EPIPHANY II – Omnis terra
Introit: (Ps. 66) All the earth shall worship thee, O God, and sing of thee: they shall sing praise unto thy Name, O thou Most Highest. Ps. O be joyful in God, all ye lands, sing praises unto the honour of his Name: make his praise to be glorious. Glory be … All the world …
Collect: Almighty and everlasting God, who dost govern all things in heaven and earth: Mercifully hear the supplications of thy people, and grant us thy peace all the days of our life; through Jesus Christ our Lord. Amen.
OT Lesson: O Lord, thou hast been a strength to the poor, a strength to the needy in his distress, a refuge from the storm, a shadow from the heat, when the blast of the terrible ones is as a storm against the wall. Thou shalt bring down the noise of strangers, as the heat in a dry place; even the heat with the shadow of a cloud: the branch of the terrible ones shall be brought low. And in this mountain shall the Lord of hosts make unto all people a feast of fat things, a feast of wines on the lees, of fat things full of marrow, of wines on the lees well refined. And he will destroy in this mountain the face of the covering cast over all people, and the vail that is spread over all nations. He will swallow up death in victory; and the Lord God will wipe away tears from off all faces; and the rebuke of his people shall he take away from off all the earth: for the Lord hath spoken it. And it shall be said in that day, Lo, this is our God; we have waited for him, and he will save us: this is the Lord; we have waited for him, we will be glad and rejoice in his salvation. (Isaiah 25.4-9)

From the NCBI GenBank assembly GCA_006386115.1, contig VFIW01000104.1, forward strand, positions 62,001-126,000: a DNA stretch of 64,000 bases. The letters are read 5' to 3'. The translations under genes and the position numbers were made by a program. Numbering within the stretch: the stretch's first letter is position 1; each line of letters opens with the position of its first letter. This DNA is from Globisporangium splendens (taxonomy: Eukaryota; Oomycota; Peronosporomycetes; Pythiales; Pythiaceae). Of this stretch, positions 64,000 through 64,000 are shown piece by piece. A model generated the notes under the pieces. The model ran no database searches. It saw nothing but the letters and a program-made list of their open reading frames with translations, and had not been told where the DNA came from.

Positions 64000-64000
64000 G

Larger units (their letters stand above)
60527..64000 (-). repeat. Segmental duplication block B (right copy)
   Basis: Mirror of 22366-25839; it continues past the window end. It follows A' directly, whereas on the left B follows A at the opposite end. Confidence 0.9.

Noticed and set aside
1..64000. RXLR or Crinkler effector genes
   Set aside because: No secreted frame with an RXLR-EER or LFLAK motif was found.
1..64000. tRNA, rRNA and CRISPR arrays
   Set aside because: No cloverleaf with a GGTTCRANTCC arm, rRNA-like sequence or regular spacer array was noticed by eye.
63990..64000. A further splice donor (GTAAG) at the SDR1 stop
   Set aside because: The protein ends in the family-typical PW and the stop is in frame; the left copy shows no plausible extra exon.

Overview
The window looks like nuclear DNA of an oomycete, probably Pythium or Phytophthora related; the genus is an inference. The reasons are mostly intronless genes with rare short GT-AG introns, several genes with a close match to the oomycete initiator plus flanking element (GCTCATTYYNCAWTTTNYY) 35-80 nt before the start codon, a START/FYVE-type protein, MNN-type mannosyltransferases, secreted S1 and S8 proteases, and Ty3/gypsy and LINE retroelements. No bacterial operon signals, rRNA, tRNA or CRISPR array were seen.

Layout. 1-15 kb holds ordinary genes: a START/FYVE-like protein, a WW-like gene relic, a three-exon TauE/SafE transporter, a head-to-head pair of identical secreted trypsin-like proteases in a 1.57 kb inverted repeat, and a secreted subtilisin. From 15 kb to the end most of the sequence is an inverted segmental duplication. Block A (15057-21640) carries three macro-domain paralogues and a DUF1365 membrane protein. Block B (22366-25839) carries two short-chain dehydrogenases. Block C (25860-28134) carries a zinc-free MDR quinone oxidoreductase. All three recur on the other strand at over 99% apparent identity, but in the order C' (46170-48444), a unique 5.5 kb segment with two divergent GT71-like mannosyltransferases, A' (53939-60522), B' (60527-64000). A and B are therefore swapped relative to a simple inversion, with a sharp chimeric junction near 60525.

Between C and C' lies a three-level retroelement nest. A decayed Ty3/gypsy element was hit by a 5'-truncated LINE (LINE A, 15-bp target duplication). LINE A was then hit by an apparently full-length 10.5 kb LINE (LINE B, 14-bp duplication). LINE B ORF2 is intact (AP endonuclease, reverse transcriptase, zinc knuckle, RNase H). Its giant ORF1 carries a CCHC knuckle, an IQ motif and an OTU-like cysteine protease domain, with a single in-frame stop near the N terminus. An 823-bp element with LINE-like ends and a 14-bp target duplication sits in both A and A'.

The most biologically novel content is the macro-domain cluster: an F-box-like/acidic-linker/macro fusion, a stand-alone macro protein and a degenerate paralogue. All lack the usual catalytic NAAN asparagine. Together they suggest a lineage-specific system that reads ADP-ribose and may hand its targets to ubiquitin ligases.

Gradual: (Ps. 107) The Lord sent his Word and healed them: and they were saved from their destruction. V. O that men would therefore praise the Lord for his goodness: and declare the wonders that he doeth for the children of men.
Epistle: Brethren: Having gifts differing according to the grace that is given to us, whether prophecy, let us prophesy according to the proportion of faith; or ministry, let us wait on our ministering; or he that teacheth, on teaching; or he that exhorteth, on exhortation: he that giveth, let him do it with simplicity; he that ruleth, with diligence; he that sheweth mercy, with cheerfulness. Let love be without dissimulation. Abhor that which is evil; cleave to that which is good. Be kindly affectioned one to another with brotherly love; in honour preferring one another: not slothful in business; fervent in spirit; serving the Lord; rejoicing in hope; patient in tribulation; continuing instant in prayer; distributing to the necessity of saints; given to hospitality. Bless them which persecute you: bless, and curse not. Rejoice with them that do rejoice, and weep with them that weep. Be of the same mind one towards another. Mind not high things, but condescend to men of low estate. (Romans 12.6-16)
Alleluia. For he satisfieth the empty soul: and filleth the hungry soul with goodness. Alleluia.
The Holy Gospel: At that time: There was a marriage in Cana of Galilee; and the mother of Jesus was there: and both Jesus was called, and his disciples, to the marriage. And when they wanted wine, the mother of Jesus saith unto him, They have no wine. Jesus saith unto her, O Woman, what is that to thee and to me? mine hour is not yet come. His mother saith unto the servants, Whatsoever he saith unto you, do it. And there were set there six water-pots of stone, after the manner of the purifying of the Jews, containing two or three firkins apiece. Jesus saith unto them, Fill the water-pots with water. And they filled them up to the brim. And he saith unto them, Draw out now, and bear unto the governor of the feast. And they bare it. When the ruler of the feast had tasted the water that was made wine, and knew not whence it was, (but the servants which drew the water knew;) the governor of the feast called the bridegroom, and saith unto him, Every man at the beginning doth set forth good wine; and when men have well drunk, then that which is worse: but thou hast kept the good wine until now. This beginning of signs did Jesus in Cana of Galilee, and manifested forth his glory; and his disciples believed on him. (St John 2.1-11)